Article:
Ferruginous Hawk, photo courtesy of Allan MacKeigan

But the Government of Canada giveth and the Government taketh away, and these days, the Community Pastures are themselves in serious jeopardy. According to a press release issued last month by Agriculture Minister Gerry Ritz, the entire Community Pasture program is on a fast track to extinction. Apparently oblivious to the wisdom of a previous generation, who saw with their own eyes the toll a severe drought could take on these sensitive lands, Mr. Ritz has decided that the pastures no longer require coordinated oversight or long‐term protection. Instead, the land is to be off‐loaded piecemeal onto the provinces (since it is mostly provincial Crown Land), with the first ten properties to be transferred by the 2013‐14 grazing season.

Five of the first orphaned pastures will be in Saskatchewan. The Community Pastures are public land, and their resources of life and beauty are part of our heritage. The hard‐won knowledge gained over decades by Community Pasture staff, as they have grappled with the successive challenges of grazing management, endangered‐species conservation, and oil‐and‐gas development, is a collective accomplishment. Yet to Mr. Ritz, poof, it is just so much dust in the wind. Assets that took decades to acquire could be gone in an instant.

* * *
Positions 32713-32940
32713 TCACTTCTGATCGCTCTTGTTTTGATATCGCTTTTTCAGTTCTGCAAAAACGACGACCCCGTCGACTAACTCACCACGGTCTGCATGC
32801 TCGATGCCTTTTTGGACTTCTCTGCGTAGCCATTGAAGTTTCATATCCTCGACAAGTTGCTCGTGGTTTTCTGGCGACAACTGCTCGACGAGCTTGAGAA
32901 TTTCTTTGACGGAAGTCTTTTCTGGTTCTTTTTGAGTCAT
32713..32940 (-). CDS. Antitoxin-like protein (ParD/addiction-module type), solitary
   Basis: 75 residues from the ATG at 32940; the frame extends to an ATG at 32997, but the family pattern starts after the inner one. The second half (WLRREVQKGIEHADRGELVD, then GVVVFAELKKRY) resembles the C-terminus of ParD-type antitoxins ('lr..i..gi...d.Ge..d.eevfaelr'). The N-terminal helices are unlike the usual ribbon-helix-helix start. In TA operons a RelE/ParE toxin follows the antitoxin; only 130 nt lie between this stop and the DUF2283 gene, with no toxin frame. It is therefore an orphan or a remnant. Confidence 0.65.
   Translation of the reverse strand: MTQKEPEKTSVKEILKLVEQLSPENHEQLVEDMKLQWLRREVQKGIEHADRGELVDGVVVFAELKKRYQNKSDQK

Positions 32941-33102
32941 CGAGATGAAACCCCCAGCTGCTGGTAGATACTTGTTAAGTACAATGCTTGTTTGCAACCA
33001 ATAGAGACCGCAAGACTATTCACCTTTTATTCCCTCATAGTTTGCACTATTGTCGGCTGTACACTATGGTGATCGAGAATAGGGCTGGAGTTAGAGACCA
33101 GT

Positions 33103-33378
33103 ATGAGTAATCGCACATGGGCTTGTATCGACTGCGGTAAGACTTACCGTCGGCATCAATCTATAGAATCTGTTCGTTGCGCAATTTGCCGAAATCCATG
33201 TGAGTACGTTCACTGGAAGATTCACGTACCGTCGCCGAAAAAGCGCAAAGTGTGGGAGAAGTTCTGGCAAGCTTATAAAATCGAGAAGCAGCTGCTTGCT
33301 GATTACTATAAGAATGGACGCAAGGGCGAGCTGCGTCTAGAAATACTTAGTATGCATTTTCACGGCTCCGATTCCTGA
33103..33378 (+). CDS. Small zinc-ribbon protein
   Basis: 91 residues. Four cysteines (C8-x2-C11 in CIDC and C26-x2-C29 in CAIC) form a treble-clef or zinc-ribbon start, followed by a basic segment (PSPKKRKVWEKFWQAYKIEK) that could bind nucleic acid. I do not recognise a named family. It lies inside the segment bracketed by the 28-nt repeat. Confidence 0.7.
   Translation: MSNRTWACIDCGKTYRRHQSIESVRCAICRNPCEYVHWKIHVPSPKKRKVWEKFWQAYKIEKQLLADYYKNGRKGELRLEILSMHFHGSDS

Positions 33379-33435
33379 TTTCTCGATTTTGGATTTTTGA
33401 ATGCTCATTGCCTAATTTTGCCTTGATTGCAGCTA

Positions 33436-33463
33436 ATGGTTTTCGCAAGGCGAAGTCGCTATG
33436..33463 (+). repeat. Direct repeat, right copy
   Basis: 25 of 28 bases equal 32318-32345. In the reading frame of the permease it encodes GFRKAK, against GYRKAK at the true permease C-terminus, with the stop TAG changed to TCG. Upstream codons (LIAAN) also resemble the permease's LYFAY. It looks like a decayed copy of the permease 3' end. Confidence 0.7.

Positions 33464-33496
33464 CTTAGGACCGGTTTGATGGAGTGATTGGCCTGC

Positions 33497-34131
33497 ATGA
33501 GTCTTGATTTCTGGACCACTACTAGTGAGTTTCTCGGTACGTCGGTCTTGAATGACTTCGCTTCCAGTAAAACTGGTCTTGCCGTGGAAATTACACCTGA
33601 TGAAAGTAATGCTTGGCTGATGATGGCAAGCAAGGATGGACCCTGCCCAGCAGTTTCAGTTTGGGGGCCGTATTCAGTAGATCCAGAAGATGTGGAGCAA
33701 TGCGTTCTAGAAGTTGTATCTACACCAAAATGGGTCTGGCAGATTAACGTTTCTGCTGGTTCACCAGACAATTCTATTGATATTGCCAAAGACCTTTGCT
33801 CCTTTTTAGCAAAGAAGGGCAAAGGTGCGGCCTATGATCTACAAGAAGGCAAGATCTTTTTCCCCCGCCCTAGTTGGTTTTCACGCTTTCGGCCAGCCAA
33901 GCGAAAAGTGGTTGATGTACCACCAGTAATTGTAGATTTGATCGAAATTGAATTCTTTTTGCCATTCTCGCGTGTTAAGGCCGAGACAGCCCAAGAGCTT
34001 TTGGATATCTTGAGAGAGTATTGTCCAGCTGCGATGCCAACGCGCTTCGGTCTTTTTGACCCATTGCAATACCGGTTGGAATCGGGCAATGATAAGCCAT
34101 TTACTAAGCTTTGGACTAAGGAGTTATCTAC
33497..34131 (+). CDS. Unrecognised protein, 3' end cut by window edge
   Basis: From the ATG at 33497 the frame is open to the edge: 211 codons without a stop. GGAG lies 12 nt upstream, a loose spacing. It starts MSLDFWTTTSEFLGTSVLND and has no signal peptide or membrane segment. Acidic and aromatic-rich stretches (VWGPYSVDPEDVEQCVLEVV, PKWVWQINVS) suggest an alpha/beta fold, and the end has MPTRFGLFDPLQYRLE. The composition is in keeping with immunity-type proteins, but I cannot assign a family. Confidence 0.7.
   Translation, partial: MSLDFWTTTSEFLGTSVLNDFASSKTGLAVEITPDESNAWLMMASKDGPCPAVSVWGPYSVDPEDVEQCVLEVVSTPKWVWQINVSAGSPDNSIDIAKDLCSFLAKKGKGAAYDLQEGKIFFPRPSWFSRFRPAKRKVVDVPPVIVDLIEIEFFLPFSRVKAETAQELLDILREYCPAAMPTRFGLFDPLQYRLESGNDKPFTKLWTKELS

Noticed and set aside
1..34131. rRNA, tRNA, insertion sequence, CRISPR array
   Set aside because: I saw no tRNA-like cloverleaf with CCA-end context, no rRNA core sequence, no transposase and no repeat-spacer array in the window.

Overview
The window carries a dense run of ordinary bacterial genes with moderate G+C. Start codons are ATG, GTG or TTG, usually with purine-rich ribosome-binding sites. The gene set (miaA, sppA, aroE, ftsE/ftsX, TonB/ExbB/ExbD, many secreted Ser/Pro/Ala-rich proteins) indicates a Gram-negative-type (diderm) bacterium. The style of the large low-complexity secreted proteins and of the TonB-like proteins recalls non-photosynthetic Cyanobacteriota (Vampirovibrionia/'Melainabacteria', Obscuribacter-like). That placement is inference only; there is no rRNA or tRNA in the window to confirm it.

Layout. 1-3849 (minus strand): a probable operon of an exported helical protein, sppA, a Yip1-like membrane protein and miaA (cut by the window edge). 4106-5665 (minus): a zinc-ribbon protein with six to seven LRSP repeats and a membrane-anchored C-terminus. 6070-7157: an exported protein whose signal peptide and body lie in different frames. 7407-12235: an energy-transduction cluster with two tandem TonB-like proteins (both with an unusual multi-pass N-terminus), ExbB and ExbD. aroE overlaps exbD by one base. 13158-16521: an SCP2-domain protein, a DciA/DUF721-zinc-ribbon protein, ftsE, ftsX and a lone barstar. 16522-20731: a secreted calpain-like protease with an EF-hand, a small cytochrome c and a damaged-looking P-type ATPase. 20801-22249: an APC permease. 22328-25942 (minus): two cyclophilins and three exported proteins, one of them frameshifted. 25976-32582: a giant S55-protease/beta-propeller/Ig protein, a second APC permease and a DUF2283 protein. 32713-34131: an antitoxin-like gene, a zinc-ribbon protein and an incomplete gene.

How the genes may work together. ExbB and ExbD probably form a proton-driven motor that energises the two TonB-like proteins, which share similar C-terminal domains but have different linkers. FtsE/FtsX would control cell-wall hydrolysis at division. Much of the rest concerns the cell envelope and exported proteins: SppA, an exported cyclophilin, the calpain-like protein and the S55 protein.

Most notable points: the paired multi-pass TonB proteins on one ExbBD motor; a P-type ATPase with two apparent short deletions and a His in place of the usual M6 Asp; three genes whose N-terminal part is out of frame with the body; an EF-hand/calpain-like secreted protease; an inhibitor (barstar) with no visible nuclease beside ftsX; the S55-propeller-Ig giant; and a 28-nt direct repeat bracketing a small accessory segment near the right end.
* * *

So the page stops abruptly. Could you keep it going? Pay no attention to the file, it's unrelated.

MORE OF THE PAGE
And this is where you and I come into the picture. The land and its creatures can’t speak for themselves, so we have to speak for them. Sadly, I don’t have much faith in our ability to communicate with Mr. Ritz or his colleagues in the House of Commons. (If the courts couldn’t stop them from dismantling the Wheat Board, what chance do mere citizens have?) But I am guardedly hopeful that our provincial representatives will listen to our concerns about how these important lands should be managed in the future.

The big, bold prairie landscapes of the Community Pastures are perfectly adapted for use as grazing lands. Whatever else happens, they must be protected from cultivation and carefully managed for livestock production.

So please take a few minutes to write to your MLA (you’ll find contact information at and tell him or her that you care about the livestock producers and Community Pasture staff who rely on these lands for their livelihood. More than that, tell him or her that you care about the prairie’s wild inhabitants, which rely on the wide open spaces of cattle country for their very existence.

A prudent rancher always reserves grass as “carryover” for the following year. The Community Pastures are our carryover for the future.

Candace Savage is the author of Prairie: a Natural History. She lives in Saskatoon and Eastend.
without the hundreds of thousands of acres protected in Community Pastures, the Chestnut-collared Longspur, already on the threatened list, will slide further toward oblivion (image courtesy of Allan MacKeigan)